-at (I->A): present passive participle. mani = to eat manata = being eaten.

-it (I->A): past passive participle. mani = to eat manita = (having been) eaten.

-ot (I->A): future passive participle. mani = to eat, manota = going to be eaten.

In English, the past participle indicates only something that has already occurred; it may be active ("fallen") or passive ("eaten") depending on the category of the verb; in the latter case, it may be treated as active (in compounds) by preceding it with the helping verb "to have" instead of "to be." In Esperanto, there are separate active and passive participles (though the latter exist only for transitive verbs). EXAMPLES La arbo estis falinta = The tree was fallen (had fallen). La arbo estis falanta = The tree was falling.

La arbo estis falonta = the tree was going to fall. La arbo estas falinta = The tree is (has) fallen. La arbo estas falanta = The tree is falling. La arbo estas falonta = The tree is going to fall. La arbo estos falinta = The tree will have fallen. La arbo estos falanta = The tree will be falling. La arbo estos falonta = The tree will be going to fall.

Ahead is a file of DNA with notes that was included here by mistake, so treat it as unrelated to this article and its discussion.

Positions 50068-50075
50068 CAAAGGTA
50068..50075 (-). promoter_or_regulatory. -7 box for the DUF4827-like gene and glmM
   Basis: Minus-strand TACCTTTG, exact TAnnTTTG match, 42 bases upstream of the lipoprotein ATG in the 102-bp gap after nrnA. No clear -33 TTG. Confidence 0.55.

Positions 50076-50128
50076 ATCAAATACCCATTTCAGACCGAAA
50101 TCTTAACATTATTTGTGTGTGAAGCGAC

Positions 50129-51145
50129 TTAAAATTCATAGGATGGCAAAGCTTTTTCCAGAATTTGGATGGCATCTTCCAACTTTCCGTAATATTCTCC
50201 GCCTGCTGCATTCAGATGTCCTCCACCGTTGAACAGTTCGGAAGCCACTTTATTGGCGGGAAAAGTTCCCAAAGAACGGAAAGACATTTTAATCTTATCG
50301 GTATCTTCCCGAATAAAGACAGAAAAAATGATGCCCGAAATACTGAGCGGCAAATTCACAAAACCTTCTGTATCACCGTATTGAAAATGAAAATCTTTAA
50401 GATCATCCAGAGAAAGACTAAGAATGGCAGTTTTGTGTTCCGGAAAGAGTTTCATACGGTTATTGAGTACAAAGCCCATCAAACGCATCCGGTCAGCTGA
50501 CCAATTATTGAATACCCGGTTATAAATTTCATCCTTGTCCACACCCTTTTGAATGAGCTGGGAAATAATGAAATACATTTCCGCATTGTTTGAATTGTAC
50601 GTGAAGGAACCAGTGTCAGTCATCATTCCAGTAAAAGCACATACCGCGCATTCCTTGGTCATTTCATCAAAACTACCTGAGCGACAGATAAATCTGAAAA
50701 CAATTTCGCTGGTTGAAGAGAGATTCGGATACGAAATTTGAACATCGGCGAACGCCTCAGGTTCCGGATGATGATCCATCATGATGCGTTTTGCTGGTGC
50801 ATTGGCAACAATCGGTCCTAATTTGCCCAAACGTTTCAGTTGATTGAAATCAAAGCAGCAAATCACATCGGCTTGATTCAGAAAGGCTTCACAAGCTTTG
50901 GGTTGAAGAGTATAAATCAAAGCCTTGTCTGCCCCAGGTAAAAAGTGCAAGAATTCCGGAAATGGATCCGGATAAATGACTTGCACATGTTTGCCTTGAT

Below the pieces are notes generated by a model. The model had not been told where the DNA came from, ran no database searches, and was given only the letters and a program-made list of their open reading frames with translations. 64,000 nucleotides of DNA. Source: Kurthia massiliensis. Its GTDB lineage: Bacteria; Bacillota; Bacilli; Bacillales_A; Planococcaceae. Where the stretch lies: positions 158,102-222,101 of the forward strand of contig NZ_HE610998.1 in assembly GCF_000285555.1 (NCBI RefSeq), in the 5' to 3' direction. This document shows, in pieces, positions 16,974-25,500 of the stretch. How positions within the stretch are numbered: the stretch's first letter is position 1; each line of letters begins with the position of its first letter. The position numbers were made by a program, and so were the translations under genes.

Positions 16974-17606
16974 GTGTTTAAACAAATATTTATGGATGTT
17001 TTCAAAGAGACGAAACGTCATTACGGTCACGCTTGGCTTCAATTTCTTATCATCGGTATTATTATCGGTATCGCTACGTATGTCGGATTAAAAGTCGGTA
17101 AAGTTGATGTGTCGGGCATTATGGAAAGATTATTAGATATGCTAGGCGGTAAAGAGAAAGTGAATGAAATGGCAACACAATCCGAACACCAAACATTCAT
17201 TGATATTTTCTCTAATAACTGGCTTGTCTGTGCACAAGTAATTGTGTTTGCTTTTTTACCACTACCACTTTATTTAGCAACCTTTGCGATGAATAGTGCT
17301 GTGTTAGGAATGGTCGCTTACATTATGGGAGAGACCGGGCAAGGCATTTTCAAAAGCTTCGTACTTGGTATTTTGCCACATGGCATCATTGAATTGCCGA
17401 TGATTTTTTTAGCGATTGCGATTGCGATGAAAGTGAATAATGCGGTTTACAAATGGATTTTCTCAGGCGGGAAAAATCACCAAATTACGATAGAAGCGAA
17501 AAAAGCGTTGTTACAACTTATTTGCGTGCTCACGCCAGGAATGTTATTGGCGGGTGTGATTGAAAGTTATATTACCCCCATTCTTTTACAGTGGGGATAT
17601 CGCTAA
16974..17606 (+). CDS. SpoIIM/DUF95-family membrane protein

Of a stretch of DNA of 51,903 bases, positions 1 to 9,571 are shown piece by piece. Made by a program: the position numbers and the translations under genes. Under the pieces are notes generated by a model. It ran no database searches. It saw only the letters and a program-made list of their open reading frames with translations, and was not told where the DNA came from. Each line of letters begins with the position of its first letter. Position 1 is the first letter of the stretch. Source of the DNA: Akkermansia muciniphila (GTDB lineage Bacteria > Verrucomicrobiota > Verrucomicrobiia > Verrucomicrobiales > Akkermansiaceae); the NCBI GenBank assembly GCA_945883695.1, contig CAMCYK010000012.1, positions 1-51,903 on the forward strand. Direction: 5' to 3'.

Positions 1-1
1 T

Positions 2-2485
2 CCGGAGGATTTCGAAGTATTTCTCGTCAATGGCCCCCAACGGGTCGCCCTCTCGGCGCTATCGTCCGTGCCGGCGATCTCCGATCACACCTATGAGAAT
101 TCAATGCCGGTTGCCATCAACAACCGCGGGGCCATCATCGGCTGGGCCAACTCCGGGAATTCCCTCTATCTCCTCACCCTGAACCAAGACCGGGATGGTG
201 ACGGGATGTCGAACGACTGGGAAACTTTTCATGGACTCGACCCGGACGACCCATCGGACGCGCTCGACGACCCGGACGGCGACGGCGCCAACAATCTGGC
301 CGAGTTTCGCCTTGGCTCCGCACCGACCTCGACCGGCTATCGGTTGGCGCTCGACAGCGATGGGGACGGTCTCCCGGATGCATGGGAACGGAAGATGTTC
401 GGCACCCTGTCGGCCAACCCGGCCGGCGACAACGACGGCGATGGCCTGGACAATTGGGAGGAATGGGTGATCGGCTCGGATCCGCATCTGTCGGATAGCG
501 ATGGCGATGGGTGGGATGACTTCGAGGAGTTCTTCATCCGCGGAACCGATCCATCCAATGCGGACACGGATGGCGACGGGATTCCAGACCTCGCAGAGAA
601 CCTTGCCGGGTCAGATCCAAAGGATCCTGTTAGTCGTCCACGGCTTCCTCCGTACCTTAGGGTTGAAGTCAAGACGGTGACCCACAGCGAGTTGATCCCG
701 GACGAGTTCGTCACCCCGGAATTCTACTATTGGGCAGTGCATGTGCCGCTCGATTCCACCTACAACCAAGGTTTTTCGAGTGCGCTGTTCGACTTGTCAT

La viando estis manita = The meat was (had been) eaten. La viando estis manata = The meat was (being) eaten. La viando estis manota = the meat was going to be eaten. La viando estas manita = The meat is (has been) eaten. La viando estas manata = The meat is being eaten. La viando estas manota = The meat is going to be eaten. La viando estos manita = The meat will have been eaten. La viando estos manata = The meat will be being eaten. La viando estos manota = The meat will be going to be eaten.

Please watch out for one annoying idiosyncracy of the participial affixes. When used with adjective, adverb and (occasionally) verb endings, they describe a situation; when used with the noun ending, they describe a person.